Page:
Legend (Legend #1)
Summary: What was once the western United States is now home to the Republic, a nation perpetually at war with its neighbors. Born into an elite family in one of the Republic’s wealthiest districts, fifteen-year-old June is a prodigy being groomed for success in the Republic’s highest military circles. Born into the slums, fifteen-year-old Day is the country’s most wanted criminal. But his motives may not be as malicious as they seem.
From very different worlds, June and Day have no reason to cross paths – until the day June’s brother, Metias, is murdered and Day becomes the prime suspect. Caught in the ultimate game of cat and mouse, Day is in a race for his family’s survival, while June seeks to avenge Metias’s death. But in a shocking turn of events, the two uncover the truth of what has really brought them together, and the sinister lengths their country will go to keep its secrets.
Source: I purchased a Kindle copy
Legend was great! I was sucked into the story immediately and I flew through the pages quickly. I really liked June and Day as characters and I liked getting their points of view back and forth throughout the novel because they both had similar thought processes, but completely different circumstances and surroundings.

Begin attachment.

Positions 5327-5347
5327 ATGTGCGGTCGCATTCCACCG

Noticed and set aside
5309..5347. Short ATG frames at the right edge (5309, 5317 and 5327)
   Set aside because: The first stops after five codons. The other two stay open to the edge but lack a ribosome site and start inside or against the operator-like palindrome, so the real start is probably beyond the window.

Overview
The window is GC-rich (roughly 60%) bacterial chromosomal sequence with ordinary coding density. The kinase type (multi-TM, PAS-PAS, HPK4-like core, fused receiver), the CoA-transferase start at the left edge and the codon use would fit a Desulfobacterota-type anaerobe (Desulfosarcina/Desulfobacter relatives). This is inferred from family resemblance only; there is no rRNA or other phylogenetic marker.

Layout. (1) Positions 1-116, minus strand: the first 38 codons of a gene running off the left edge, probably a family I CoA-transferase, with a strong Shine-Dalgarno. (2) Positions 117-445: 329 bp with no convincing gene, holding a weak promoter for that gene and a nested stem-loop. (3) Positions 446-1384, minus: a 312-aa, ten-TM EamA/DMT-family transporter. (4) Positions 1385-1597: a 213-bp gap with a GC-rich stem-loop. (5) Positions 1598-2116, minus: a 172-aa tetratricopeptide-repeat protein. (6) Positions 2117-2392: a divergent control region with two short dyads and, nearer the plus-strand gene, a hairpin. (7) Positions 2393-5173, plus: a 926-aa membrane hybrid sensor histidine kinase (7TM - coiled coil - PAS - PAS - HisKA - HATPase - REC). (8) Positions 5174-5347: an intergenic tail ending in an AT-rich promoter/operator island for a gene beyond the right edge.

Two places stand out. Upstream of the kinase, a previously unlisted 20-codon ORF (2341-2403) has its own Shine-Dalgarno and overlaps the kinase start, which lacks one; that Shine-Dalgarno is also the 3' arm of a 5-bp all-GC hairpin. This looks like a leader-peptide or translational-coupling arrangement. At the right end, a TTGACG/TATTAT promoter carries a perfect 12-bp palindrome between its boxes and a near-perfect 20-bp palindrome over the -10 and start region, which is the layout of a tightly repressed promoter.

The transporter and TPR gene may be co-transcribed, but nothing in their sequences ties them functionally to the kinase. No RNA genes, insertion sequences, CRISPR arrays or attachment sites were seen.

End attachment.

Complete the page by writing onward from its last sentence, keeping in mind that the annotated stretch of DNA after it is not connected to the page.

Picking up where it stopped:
Legend was a YA dystopian and there were elements of the story I’d seen before because I’ve read so many dystopian novels. But June wasn’t your typical girl about everything, which was what I was expecting. She was unlike what I’m used to seeing in YA dystopian novels. There were naïve aspects about her, but it made sense that she would lack understanding about the slums having been brought up in a rich family. She was extremely logical and tough, which made her stand out to me as a character. Day was also unlike other male leads in YA novels. He was cunning and resourceful, but genuinely caring and nice as well. He wasn’t the cold and distant type of logical, nor was he the sweet, but dense friendly kind of character, either. There should be more Day’s in YA fiction.
I understand now why so many people recommend this trilogy. It was well written and intriguing. I loved the setting, with the US split into the Republic and the Colonies and the inhabitants of the Republic not really believing that the United States was ever a thing. I’m eager to find out more about how the world is broken down and what the fractured US looks like as a whole, which I’m sure I’ll find out in the remaining books.
My only issue with the novel is that it was predictable to some degree. I don’t know if it was because I’ve read so many dystopian novels that I know the routine: things are not what they seem, people aren’t to be trusted, the government is lying to you, etc. After June figured out things weren’t how they seemed, the story wasn’t nearly as predictable and I was eager to find out what she would do with that information. And before she discovered her government was lying to her, I was eager to see how she would eventually put the pieces together. It’s not good for a novel to be predictable, but I also don’t think that the predictability hindered the book much. It was still captivating and I knew that it was a first book and would be doing a lot of building up to the major conflict.
I can’t wait to continue the trilogy and find out what happens next. I enjoy many first books of dystopian trilogies and often dislike the rest, so I’m eager to see if the series gets better with each book and continues on an upward trend.